2010 — Ending Veteran Homelessness: Can Housing First Meet the Needs of an Increasingly Vulnerable Homeless Population?
Lead/Presenter: Sonya Gabrielian, COIN - Los Angeles
All Authors: Gabrielian SE (VA Greater Los Angeles)
Kertesz SG (Birmingham VA)
Young AS (VA Greater Los Angeles)
O'Toole TP (National Center on Homelessness Among Veterans)
Brief description of panelists:
Sonya Gabrielian is a psychiatrist and researcher focused on improving community functioning among homeless Veterans. Stefan Kertesz is an internist and researcher with expertise in housing interventions and primary care for homeless Veterans. Alexander Young is a psychiatrist and researcher committed to improving care for Veterans with serious mental illness. Thomas O'Toole, the operations partner and moderator, is the Director of the National Center on Homelessness Among Veterans. He supports VA's comprehensive initiatives to end Veteran homelessness.
Description of the question or issue that will be discussed:
Homeless consumers have significant medical, psychiatric, and social vulnerabilities. Housing First--which combines permanent housing with community-based supportive services, without treatment mandates--is the preeminent paradigm to address homelessness. To advance its goal to end Veteran homelessness, VA adopted Housing First in its VA Supportive Housing (VASH) program, which has served > 80,000 Veterans. However, increasing vulnerability among homeless consumers raises questions about how and whether Housing First can respond to participants' clinical needs. We will describe three VASH-focused studies. First, we will report on a structured fidelity analysis of Housing First at eight VA facilities. There was substantial fidelity in housing-focused domains, but areas of concern included the adequacy of supportive and clinical services for vulnerable Veterans. Second, to inform intervention development for vulnerable VASH participants, we will examine associations between participants' cognition, problem-solving approaches, and functioning. Problem-solving approaches were highly relevant to day-to-day functioning and cognition was universally poor; skill-building surrounding described problems may improve VASH outcomes. Third, we will describe implementation fidelity and Veteran and provider experiences in a program that augments VASH with Assertive Community Treatment: Intensive Housing First (IHF). IHF facilitated rapid housing, but providers and Veterans described disconnects between Housing First tenants--particularly the lack of treatment mandates--and substantive barriers to housing retention. Panelists will engage each other and the audience surrounding Housing First's accomplishments and limitations, VA priorities, and ways to enhance the model to meet participants' needs.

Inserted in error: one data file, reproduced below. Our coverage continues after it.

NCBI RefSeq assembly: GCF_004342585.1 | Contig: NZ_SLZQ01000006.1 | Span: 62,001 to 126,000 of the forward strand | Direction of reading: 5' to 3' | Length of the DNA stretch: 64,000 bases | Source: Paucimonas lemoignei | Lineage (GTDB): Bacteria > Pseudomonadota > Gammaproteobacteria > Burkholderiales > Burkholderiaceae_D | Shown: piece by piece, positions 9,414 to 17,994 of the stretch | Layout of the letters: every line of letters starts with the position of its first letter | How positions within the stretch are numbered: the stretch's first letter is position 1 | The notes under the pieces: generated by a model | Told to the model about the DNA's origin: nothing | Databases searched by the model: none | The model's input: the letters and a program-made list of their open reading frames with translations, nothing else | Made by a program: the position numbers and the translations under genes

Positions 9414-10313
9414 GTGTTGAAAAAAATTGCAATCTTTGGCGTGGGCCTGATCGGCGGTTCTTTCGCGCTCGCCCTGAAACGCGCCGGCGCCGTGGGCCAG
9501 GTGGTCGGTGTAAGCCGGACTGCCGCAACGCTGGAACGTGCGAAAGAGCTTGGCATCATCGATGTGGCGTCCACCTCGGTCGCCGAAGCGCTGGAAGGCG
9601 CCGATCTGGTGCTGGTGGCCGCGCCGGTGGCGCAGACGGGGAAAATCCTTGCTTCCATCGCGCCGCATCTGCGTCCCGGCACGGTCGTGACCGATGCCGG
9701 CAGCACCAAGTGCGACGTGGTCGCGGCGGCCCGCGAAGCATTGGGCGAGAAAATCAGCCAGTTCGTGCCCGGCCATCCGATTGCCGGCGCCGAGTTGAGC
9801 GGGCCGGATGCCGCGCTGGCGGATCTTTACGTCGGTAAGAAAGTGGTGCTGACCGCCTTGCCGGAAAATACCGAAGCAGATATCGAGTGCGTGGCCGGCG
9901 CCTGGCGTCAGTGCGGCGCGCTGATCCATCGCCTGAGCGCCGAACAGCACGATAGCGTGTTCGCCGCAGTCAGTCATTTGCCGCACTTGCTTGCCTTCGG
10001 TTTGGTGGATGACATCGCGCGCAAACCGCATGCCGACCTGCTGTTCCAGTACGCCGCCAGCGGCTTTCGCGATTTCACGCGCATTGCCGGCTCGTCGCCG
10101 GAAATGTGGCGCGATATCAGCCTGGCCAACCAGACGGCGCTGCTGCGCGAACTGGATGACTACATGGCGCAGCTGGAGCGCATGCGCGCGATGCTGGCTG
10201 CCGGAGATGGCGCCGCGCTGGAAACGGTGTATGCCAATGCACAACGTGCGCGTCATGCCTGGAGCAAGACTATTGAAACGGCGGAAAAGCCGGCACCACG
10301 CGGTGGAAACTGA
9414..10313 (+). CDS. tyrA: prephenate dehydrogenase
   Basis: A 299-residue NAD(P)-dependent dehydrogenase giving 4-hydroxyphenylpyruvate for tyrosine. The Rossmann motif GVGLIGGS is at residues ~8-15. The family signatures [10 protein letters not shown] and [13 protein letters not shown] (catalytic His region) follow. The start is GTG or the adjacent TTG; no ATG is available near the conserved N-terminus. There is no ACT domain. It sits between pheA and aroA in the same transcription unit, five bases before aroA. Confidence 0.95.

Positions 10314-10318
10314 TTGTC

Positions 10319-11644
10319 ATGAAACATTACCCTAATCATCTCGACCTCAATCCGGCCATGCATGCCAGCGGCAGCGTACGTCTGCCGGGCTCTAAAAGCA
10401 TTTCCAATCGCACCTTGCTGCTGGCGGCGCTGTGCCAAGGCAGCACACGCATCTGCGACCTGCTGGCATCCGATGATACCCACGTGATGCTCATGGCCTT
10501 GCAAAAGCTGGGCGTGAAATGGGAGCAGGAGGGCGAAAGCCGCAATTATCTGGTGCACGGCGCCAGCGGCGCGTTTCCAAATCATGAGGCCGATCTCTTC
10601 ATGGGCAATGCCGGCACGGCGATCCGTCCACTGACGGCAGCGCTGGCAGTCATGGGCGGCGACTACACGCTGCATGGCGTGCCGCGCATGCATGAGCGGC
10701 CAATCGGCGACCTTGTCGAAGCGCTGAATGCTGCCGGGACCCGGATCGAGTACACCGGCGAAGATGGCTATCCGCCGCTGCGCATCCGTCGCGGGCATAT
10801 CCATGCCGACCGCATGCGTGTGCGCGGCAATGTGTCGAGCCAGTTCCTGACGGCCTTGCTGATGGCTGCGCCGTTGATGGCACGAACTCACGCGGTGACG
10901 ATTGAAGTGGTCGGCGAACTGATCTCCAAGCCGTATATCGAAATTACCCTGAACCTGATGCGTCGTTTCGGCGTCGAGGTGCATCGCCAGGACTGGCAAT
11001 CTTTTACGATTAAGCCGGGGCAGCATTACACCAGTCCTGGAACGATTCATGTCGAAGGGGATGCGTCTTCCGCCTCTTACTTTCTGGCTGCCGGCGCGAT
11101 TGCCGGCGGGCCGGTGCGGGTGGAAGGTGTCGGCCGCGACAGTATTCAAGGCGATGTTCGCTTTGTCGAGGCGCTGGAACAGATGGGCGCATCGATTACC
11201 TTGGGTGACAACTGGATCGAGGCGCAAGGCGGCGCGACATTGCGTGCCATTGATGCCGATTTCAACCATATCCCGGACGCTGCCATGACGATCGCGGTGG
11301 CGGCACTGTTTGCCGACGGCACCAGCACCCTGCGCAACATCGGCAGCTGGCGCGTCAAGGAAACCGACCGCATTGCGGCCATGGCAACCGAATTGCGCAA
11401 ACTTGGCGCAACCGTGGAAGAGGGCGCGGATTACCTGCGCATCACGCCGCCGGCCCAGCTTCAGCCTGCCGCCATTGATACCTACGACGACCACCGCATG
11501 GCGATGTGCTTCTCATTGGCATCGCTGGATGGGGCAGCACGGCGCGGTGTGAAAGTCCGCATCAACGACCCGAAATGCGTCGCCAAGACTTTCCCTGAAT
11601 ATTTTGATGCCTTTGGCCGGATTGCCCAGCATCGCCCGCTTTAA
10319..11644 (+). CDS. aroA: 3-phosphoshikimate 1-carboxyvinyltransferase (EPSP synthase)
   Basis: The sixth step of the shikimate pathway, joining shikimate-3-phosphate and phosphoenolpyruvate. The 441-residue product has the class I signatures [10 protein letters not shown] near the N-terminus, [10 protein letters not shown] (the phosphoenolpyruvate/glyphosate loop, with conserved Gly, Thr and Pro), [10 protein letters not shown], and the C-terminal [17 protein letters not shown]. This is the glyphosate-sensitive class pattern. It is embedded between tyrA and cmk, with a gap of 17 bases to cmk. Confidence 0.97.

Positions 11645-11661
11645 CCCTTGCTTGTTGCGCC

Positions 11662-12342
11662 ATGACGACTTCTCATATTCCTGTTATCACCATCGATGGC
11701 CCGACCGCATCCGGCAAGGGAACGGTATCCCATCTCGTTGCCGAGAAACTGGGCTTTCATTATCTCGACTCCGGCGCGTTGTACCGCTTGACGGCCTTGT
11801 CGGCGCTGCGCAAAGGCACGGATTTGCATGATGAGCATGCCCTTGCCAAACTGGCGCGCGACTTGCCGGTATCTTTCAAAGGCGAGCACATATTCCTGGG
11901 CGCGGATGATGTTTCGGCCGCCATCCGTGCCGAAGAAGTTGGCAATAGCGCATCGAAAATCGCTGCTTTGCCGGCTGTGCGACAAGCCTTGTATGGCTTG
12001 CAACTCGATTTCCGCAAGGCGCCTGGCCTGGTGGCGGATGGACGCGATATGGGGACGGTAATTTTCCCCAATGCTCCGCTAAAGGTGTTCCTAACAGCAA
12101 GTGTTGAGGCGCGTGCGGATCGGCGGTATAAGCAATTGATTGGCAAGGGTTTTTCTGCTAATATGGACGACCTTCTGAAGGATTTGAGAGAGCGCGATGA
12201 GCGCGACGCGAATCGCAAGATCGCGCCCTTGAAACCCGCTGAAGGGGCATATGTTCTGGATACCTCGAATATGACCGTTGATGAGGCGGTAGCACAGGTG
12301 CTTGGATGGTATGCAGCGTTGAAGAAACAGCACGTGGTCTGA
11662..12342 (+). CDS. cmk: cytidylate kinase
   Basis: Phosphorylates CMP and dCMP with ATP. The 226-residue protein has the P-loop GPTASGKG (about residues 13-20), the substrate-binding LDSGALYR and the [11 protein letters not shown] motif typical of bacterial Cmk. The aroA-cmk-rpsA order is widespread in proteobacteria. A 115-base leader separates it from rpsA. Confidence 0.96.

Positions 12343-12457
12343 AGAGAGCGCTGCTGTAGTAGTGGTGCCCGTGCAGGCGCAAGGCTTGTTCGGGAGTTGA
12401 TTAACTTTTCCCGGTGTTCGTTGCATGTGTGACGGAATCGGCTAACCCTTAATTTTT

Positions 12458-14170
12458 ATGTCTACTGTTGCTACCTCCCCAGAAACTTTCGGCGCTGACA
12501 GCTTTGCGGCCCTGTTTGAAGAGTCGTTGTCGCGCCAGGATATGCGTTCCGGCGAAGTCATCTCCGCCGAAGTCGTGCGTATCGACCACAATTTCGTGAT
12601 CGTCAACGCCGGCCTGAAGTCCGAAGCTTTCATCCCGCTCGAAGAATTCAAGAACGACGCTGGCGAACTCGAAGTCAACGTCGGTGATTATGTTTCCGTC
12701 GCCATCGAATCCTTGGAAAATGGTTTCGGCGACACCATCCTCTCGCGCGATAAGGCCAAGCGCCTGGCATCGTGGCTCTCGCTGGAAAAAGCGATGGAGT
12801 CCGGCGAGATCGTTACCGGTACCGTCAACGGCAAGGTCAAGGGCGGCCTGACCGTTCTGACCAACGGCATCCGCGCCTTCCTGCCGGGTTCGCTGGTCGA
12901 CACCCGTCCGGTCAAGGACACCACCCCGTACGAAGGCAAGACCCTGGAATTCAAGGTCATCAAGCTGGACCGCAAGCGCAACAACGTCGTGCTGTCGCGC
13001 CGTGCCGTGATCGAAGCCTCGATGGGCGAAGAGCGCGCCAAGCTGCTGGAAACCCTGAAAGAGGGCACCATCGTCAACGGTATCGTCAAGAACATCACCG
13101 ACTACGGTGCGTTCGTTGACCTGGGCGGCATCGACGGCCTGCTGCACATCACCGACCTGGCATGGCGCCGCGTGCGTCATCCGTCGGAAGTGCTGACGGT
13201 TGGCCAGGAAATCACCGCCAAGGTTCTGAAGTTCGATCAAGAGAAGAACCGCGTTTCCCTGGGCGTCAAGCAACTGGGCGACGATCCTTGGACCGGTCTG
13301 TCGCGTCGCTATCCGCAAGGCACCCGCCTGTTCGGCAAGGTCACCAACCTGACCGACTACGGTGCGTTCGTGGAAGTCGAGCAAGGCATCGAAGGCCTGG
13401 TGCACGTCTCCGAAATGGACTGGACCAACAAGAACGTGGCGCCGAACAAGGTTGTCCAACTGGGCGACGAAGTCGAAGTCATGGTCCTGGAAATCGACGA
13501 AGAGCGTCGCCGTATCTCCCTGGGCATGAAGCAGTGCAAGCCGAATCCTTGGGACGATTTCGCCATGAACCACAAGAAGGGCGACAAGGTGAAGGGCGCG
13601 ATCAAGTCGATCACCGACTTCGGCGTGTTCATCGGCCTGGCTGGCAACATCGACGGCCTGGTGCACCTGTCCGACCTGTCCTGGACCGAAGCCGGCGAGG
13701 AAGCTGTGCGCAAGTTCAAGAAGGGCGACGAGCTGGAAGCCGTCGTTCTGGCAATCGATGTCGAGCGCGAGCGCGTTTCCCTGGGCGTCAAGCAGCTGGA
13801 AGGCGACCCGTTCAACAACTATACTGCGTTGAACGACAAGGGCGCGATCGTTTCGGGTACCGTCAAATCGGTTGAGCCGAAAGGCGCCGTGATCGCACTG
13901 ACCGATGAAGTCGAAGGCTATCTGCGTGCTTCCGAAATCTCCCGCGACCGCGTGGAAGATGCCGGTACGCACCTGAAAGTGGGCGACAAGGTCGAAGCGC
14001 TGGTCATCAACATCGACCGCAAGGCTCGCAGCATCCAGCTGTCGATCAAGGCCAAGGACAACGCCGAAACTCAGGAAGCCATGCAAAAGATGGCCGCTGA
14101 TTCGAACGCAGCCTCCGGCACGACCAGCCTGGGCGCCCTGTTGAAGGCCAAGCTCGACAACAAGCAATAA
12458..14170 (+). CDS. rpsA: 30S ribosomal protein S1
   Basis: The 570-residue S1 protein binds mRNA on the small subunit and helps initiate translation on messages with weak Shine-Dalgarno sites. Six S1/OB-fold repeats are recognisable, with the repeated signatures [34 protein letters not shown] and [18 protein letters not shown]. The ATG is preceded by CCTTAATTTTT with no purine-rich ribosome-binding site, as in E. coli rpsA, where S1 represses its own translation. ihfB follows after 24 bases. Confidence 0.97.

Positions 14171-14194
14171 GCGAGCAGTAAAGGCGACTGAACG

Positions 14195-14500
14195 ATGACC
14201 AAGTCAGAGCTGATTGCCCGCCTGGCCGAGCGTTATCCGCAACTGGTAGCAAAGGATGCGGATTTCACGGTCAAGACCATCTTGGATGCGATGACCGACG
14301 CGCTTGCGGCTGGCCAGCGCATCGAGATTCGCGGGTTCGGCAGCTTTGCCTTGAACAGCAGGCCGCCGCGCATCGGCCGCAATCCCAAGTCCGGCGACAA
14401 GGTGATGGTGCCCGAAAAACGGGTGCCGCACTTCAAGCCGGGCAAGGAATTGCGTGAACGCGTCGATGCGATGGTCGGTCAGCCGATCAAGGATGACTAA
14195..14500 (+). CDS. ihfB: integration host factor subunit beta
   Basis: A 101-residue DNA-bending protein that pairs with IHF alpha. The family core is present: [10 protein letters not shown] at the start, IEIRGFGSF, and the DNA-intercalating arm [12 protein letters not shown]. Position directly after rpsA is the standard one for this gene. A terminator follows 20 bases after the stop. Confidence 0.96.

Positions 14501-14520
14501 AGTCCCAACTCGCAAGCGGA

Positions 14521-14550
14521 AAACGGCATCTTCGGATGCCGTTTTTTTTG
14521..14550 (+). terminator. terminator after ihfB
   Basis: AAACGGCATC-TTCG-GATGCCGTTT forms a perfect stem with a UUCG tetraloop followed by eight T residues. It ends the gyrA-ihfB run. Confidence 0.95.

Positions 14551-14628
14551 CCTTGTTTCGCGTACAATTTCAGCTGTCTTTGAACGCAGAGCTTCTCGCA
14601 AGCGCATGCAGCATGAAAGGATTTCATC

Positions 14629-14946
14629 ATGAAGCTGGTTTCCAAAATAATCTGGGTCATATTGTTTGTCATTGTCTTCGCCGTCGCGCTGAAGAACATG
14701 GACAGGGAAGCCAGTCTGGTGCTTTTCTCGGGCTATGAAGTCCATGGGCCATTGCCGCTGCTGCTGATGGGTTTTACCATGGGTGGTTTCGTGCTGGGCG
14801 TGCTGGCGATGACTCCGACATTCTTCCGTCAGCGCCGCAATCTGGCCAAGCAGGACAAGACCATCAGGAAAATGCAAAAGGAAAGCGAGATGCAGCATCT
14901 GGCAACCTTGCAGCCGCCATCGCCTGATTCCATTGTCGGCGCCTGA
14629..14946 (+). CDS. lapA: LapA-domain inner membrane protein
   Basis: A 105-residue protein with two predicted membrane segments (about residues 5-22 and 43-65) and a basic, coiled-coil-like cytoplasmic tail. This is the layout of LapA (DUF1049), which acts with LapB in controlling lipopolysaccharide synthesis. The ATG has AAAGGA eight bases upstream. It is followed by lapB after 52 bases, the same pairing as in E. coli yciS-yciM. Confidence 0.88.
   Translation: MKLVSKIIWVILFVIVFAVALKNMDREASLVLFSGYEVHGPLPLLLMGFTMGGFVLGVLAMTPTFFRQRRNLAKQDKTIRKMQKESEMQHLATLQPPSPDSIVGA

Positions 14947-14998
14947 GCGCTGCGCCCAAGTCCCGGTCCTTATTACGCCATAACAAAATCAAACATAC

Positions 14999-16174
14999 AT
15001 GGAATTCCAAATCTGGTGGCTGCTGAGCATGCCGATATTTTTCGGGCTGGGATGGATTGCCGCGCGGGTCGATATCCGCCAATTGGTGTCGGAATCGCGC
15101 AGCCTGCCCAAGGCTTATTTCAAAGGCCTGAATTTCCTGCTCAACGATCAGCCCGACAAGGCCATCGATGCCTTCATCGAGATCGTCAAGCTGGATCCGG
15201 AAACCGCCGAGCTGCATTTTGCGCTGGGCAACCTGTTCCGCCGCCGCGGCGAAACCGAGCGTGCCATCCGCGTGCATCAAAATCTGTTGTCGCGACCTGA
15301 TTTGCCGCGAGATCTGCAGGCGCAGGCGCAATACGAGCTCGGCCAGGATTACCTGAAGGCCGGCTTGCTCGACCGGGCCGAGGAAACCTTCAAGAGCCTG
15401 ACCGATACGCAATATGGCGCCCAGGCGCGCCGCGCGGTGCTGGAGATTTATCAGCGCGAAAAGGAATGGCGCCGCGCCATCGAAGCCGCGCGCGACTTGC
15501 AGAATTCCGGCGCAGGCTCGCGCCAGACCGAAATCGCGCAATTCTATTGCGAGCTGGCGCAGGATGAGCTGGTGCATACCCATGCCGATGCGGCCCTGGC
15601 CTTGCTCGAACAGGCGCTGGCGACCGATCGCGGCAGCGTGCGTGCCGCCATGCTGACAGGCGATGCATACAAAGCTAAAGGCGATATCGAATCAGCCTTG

Significance—Description of why the issue is important for Veterans, VA, and the audience:
Insights from VASH--VA's central initiative to end Veteran homelessness--are poised to inform Housing First implementation worldwide. Within and outside VA, there is a pressing need to advance Housing First policy and services to address participants' vulnerabilities.